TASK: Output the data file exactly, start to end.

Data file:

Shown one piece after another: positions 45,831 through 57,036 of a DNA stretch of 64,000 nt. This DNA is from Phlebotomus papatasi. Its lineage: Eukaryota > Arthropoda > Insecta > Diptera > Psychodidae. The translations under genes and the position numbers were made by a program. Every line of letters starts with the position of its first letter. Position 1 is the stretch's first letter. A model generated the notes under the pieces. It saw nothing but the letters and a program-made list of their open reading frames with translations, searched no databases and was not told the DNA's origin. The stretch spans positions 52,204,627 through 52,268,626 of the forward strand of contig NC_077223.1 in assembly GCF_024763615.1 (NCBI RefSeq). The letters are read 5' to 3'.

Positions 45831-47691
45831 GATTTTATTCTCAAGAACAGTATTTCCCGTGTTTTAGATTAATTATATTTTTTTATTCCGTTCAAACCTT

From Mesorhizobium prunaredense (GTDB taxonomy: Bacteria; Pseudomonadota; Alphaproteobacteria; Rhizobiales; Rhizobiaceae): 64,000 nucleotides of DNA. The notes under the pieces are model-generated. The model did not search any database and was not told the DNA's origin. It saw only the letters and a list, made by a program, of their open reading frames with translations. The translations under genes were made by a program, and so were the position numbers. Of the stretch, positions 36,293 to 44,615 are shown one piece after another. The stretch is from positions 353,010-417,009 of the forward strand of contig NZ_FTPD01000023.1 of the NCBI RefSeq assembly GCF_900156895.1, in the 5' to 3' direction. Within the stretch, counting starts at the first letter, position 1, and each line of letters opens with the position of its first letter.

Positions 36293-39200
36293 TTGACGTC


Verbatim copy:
Shown one piece after another: positions 45,831 through 57,036 of a DNA stretch of 64,000 nt. This DNA is from Phlebotomus papatasi. Its lineage: Eukaryota > Arthropoda > Insecta > Diptera > Psychodidae. The translations under genes and the position numbers were made by a program. Every line of letters starts with the position of its first letter. Position 1 is the stretch's first letter. A model generated the notes under the pieces. It saw nothing but the letters and a program-made list of their open reading frames with translations, searched no databases and was not told the DNA's origin. The stretch spans positions 52,204,627 through 52,268,626 of the forward strand of contig NC_077223.1 in assembly GCF_024763615.1 (NCBI RefSeq). The letters are read 5' to 3'.

Positions 45831-47691
45831 GATTTTATTCTCAAGAACAGTATTTCCCGTGTTTTAGATTAATTATATTTTTTTATTCCGTTCAAACCTT

From Mesorhizobium prunaredense (GTDB taxonomy: Bacteria; Pseudomonadota; Alphaproteobacteria; Rhizobiales; Rhizobiaceae): 64,000 nucleotides of DNA. The notes under the pieces are model-generated. The model did not search any database and was not told the DNA's origin. It saw only the letters and a list, made by a program, of their open reading frames with translations. The translations under genes were made by a program, and so were the position numbers. Of the stretch, positions 36,293 to 44,615 are shown one piece after another. The stretch is from positions 353,010-417,009 of the forward strand of contig NZ_FTPD01000023.1 of the NCBI RefSeq assembly GCF_900156895.1, in the 5' to 3' direction. Within the stretch, counting starts at the first letter, position 1, and each line of letters opens with the position of its first letter.

Positions 36293-39200
36293 TTGACGTC